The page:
... next, the album in the nude! ... 

Friday, March 20, 2015

Hiding in plain sight

In the never ending search for my next soul fix it's too easy to go off in pursuit of the obscure (not easy at all to find the obscure of course, but you will get my drift hopefully). Too often I tend to overlook the catalogs of the relatively well known and more prolific artists. Gene Chandler is a case in point.

I was probably first aware of Gene Chandler through his late Seventies hits which started with the Disco smash Get Down (one of my early 12” purchases - in pink vinyl), and followed with When You’re #1, and an enduring favourite Does She Have A Friend? I couldn’t help, also, to be aware of his early hit Duke Of Earl. I have never really thought before to explore his output between those singles – i.e. most of his career!

This single I picked up recently at an occasional little record fair that’s in town – the one where contrary me can be found digging for soul in a sea of early rock & roll, teen, hillbilly and the like. Not bad for a pound I think. It spurred me on to explore more of Gene Chandler’s later Sixties releases, and I have discovered a few more that are now installed on my want list. They were hiding in plain sight all the time.

Unmistakably Chicago – don’t you just love those strings?

More of a Southern feel to this one. 

Friday, March 13, 2015


It’s birthday time again. This blog is nine today. More and more blogs seem to be falling by the wayside lately, with not many new ones coming through to replace them, it seems the format has sort of had its day. The hit count on the blog continues a slow decline but I would like to say thank you to all who continue to drop by, and the comments are always appreciated. I still get a kick out of sharing and writing about the music I love, and knowing I have at least a few faithful followers makes it an even bigger pleasure.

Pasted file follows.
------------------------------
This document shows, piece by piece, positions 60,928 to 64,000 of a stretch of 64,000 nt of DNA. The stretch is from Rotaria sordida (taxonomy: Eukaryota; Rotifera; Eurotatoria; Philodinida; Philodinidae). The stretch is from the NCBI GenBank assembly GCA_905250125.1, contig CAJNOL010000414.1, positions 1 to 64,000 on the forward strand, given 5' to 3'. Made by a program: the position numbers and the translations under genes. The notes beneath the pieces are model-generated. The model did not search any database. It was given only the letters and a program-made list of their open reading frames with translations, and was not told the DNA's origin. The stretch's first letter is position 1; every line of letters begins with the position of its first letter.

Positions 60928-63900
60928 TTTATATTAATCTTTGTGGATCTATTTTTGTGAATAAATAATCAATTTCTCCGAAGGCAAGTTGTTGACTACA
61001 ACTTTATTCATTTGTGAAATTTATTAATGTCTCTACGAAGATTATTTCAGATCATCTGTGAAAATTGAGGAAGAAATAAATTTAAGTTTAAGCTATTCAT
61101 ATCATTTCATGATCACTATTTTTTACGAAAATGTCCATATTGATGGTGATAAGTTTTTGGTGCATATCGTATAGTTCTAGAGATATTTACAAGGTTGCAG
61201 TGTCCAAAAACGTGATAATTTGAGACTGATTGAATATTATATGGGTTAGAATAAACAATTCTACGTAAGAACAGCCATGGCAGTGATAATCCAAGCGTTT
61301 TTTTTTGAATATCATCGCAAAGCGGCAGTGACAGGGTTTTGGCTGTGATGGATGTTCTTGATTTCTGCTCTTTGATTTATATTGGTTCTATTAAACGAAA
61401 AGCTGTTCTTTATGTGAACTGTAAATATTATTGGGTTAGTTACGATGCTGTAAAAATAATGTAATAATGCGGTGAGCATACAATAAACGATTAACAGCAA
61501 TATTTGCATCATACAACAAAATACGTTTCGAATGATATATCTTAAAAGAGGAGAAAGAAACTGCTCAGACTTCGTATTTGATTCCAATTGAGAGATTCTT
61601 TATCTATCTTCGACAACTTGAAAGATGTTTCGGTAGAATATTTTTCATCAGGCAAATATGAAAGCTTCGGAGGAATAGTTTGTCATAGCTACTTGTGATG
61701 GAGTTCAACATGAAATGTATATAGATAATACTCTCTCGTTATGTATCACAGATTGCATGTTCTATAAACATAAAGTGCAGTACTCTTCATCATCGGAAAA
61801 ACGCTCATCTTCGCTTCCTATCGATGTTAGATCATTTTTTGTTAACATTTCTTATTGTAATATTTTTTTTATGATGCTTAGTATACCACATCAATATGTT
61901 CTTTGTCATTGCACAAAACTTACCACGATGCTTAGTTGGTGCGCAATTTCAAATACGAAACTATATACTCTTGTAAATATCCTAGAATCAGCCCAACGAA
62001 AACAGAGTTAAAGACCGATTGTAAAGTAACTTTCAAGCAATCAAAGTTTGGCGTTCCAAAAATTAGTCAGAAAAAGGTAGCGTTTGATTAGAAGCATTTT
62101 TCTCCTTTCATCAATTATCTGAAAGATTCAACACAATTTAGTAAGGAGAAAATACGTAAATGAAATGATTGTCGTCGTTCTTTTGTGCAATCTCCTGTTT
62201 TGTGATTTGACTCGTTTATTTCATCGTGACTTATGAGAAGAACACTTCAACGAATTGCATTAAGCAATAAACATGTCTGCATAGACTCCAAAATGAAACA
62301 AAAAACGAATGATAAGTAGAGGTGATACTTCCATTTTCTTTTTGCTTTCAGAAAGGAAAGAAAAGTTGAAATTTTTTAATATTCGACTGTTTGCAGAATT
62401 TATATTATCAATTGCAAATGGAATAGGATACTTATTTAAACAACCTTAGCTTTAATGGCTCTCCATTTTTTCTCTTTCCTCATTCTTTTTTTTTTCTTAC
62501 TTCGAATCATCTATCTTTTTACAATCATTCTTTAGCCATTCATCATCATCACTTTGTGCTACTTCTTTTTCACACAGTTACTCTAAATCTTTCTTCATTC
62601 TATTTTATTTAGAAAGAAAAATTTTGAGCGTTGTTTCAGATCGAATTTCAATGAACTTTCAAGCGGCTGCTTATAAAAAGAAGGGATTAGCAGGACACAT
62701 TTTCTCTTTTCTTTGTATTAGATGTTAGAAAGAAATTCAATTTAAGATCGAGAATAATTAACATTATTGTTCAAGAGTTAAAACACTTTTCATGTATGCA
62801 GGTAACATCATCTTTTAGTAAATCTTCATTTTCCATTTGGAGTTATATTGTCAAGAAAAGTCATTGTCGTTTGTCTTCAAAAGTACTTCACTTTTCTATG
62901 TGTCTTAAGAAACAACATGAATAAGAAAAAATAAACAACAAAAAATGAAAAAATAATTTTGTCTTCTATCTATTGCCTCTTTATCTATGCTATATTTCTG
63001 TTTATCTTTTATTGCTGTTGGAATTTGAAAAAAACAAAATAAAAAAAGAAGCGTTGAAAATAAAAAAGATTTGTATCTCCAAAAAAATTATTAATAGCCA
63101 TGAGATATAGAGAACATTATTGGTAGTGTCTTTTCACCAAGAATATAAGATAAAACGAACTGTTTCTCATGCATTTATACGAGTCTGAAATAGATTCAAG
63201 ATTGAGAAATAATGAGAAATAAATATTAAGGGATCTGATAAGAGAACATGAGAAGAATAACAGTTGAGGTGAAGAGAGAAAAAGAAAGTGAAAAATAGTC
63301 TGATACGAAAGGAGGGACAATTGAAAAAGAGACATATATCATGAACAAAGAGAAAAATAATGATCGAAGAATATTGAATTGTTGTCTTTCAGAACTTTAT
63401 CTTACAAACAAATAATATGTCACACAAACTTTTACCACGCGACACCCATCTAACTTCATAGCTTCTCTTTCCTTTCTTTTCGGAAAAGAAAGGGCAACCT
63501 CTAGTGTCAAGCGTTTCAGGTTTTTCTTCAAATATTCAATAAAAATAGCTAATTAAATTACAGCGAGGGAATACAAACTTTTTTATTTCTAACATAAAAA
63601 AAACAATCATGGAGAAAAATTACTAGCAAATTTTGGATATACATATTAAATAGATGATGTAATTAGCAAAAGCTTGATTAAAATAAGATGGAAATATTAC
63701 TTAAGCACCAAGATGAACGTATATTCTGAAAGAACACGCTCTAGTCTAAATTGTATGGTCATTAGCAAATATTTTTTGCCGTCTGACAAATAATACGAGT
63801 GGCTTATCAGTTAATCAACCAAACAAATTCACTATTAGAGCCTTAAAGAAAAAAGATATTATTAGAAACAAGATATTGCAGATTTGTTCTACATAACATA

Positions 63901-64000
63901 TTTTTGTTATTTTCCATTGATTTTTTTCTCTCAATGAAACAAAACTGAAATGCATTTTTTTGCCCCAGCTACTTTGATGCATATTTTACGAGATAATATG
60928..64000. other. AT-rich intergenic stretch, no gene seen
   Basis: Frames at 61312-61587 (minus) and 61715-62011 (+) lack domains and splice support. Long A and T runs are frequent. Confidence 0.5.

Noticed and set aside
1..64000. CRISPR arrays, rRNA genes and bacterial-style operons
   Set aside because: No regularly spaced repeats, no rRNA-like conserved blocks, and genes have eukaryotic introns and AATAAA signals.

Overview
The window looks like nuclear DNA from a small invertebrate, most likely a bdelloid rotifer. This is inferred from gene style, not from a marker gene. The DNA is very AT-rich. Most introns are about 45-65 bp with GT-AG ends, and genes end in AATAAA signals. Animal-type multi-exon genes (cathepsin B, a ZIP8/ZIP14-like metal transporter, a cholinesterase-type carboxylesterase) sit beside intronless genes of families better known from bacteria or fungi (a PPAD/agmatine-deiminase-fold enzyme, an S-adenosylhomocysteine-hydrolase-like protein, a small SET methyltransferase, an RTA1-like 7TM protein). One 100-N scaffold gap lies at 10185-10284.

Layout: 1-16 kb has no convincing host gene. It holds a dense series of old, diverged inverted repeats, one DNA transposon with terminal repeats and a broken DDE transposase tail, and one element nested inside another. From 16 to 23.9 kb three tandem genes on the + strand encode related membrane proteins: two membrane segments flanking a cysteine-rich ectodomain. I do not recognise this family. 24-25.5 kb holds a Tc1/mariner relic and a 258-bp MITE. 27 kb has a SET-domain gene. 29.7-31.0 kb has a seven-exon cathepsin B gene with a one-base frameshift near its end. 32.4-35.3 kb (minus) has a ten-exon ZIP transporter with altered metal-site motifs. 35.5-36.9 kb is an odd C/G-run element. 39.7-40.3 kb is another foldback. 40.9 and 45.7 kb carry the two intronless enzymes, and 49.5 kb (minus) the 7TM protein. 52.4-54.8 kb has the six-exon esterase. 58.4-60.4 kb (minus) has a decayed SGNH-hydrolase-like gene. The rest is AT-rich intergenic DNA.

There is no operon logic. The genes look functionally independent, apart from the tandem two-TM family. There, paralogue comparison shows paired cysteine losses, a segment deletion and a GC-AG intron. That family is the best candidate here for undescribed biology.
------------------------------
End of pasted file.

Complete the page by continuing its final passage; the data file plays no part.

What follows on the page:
Larry, with Funky16Corners, recently made the big 10 (big congrats to him), and as I’m so close now to double figures it would be rude not to continue for at least another year.

This blogs birthday of course marks another one, so, as is the tradition here on this particular day:

Happy Birthday Candi!

When Alabama came to Somerset!

Friday, March 06, 2015

Bonnie Bonnie

Spring is in the air – the local charity shops finally have some new stock. I picked up Bonnie Pointer’s solo debut on Motown among others today. It’s a great album with quite a few talking points.

The first side is generally solid pop soul. The opener is the weakest track on the album in my opinion. Yes,  When I’m Gone is the Brenda Holloway original, written by Smokey, and with Eddie Hazel on guitar here, but is not much more than throwaway pop really. I really like Free Me From My Freedom (Tie Me To A Tree, Handcuff Me). With that title it surely deserves some revive plays with Fifty Sheds Of Grey doing the rounds in the cinemas at the moment J. It also contains a banjo solo! There follows a worthwhile version of the Elgins’ Heaven Must Of Sent You, which went Top 20 Pop in the USA in 1979, and the side closes with Ah Shoot, which is a grittier funkier number and is my favourite on the side.